Microsoft Project Tutorial – Part 9 – Working with part time resource and resource groups
One of the dreams of most project managers starting to work with Microsoft Project is being able to handle part time resources and to be able to get an idea of how much resources are needed. But few get this to work in real life.
Well, because it’s not as easy as you might think. Before you even attempt at this task, be sure to read and understand the concepts of Work, Duration and Unit. This is described in part 1.
To just make clear: Unit is the part of a resource’s time which is spent on a task. This means that if Unit is 50% on a task, that means that the resource spends half of his working time during the duration on that task.
If you remember from part 2, we specify working time in Tools—>Options and Tools—>Change working time dialog boxes. If you’ve skipped this chapter before, read this before you continue. But what we did in that chapter is that we set the default working time for our tasks and resources. But all resources have their own working time. For example, resources are off on holidays during different time periods.
If you select View—>Resource sheet, you can see all the resources and their details:
On the list there are some values you can change:
- Name – should be unique
- Type – specifies if cost is per hour (work) or per item (material). Remember that materials which have an hourly cost is work but items which you buy per item is material. This is why a leased computer can be considered Work while a bought computer is Material.
- Material Label – is set if Type is set to Material. Can be used if you want to use other labels than name.
- Initials – in many cases you can select between viewing the whole resource name and the initials. But make sure the initials are unique for each resource.
- Group – can not be used for assigning to a resource group but can be used for filtering and grouping in print outs and views.
- Max Units – number of resources
- Std rate – cost (per hour if Type is Work) if assigned to task
- Ovt rate – if you manually specify that the overtime rate is to be used, this rate is used on a specific task
- Cost/use – every time you assign a resource to a task, one instance of this sum is added to the task.
- Accure at – is only used if you track how the costs are building up through the project. If Prorated is set, costs are added when they are used. If At start is set, all costs are added upon task starting.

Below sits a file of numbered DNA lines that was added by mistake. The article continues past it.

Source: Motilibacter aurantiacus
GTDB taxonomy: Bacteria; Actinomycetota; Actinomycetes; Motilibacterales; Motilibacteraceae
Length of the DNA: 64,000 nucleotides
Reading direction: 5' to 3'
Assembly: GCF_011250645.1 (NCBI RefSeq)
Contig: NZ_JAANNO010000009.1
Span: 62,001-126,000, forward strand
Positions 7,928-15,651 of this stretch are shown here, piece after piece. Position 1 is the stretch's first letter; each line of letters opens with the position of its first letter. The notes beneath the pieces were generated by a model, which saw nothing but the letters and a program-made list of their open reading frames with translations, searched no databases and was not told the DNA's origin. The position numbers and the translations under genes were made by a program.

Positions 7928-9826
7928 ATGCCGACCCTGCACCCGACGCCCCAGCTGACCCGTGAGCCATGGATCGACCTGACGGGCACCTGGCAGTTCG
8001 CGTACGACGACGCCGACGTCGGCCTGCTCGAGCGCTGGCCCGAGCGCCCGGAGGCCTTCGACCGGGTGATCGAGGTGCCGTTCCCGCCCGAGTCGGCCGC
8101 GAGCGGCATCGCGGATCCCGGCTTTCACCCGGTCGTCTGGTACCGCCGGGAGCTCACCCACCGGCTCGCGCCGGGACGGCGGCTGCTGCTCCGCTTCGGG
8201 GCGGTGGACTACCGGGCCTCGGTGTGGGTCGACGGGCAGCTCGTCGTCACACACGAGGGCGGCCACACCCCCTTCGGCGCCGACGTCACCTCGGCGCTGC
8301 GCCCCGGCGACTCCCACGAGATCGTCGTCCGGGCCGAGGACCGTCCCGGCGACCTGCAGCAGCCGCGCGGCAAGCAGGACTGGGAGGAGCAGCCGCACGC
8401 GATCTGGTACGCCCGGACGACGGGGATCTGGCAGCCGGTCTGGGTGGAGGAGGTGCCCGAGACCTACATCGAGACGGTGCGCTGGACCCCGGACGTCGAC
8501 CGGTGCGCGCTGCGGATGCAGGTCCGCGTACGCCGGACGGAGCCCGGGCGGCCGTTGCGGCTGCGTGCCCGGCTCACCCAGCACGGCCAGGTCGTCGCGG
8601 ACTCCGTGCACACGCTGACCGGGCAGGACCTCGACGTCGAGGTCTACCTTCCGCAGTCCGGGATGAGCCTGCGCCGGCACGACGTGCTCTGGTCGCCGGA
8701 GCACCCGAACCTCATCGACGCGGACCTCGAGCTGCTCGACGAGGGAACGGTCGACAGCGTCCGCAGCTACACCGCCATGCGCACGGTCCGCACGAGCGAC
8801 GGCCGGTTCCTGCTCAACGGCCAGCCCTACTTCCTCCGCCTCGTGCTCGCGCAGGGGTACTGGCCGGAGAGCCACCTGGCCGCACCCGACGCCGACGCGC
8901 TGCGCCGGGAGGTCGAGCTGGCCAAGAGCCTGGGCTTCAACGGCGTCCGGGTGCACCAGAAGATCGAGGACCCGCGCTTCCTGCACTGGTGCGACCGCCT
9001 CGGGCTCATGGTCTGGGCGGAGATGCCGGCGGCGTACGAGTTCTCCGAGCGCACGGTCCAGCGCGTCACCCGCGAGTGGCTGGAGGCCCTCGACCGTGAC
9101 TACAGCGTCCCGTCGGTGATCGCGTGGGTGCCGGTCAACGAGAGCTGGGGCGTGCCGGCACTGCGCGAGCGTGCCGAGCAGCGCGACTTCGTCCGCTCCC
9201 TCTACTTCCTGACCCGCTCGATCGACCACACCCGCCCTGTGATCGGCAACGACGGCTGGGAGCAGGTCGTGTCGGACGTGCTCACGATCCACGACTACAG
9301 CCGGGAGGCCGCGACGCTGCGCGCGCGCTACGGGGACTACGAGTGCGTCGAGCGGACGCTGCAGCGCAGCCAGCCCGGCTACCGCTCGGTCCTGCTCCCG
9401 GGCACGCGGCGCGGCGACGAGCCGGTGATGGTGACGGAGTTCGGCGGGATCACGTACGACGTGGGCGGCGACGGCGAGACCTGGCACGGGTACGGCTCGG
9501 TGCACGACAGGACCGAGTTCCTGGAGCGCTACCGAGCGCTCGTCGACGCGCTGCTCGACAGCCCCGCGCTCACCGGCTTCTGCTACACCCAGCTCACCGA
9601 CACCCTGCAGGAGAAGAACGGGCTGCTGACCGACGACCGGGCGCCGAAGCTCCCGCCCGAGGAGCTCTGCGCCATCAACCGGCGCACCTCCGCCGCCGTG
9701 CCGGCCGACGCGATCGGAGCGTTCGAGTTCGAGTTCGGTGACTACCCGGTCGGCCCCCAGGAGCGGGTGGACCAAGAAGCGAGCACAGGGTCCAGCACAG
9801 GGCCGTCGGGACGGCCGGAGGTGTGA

- Base Calendar – which calendar the resource working time is based on
We’ll go into costs later, but if we focus on working time, we have the columns Max Units and Base Calendar. Max units can be used to set how many resources a resource name refers to. This means that if you have the resource Tester, and you have two testers, you can set this value to 200%. In other words, at one given moment, you can have the maximum of 200% total unit assigned without the resource becoming over assigned.
What? Don’t I use this to set if a resource is working part time? Well, you could do that but you won’t be happy if you do so. The reason is how Max Units work. What it does is that it compares total figure of Units at all moments and sees if it’s over or under the value in Max Units. If the sum is more than Max Units, the resource is viewed as red in the resource sheet and you are given the warning that the resource is over allocated. But isn’t that nice? Well, it would be if Microsoft Project looked at whole days or whole weeks. But it looks at minutes. Just test this:
- Add two tasks (not linked, should happen at the same time)
- Set the Duration of the tasks to 1 min
- Assign the same resource to both tasks
- View—>Resource sheet
As you can see, the resource is over allocated. One minute is enough.
So, what happens if you set the Max Units to 50%. That means that each minute, that resource can only participate 30 seconds before she is considered over allocated. You can say that she can only participate on half a meeting.
So, what you do is that you double click the resource and activate the Calendar tab. Here you can set the working time for that resource. So, if a resource is working half time, you might set afternoons off or something like that. Remember that if you change the working time to afternoons, assigning a resource 100% means 100% of that resource calendar time which is the afternoons.
If you have a lot of part time resources, I can be an idea to create specific calendars for part time resources (see part 2) and set the Base calendar of the resources instead. This also makes it easier to see on the Resource Sheet.
Even if a resource is working full time does not mean that you don’t set the individual calendar. You should still add time off so you don’t plan tasks when they are not available.
Complicated? Yes, this is one of the trickier parts of Microsoft Project, and I suggest that you take some time playing with calendars, units and Max Units.
But this chapter was also about Resource groups. The Group attribute on Resource is just an attribute, so if you do have a resource group, you change the Max Units value instead:
Also, you can double click a resource and set different values on Max Units. This is very good if you have different numbers of resources during specific time periods.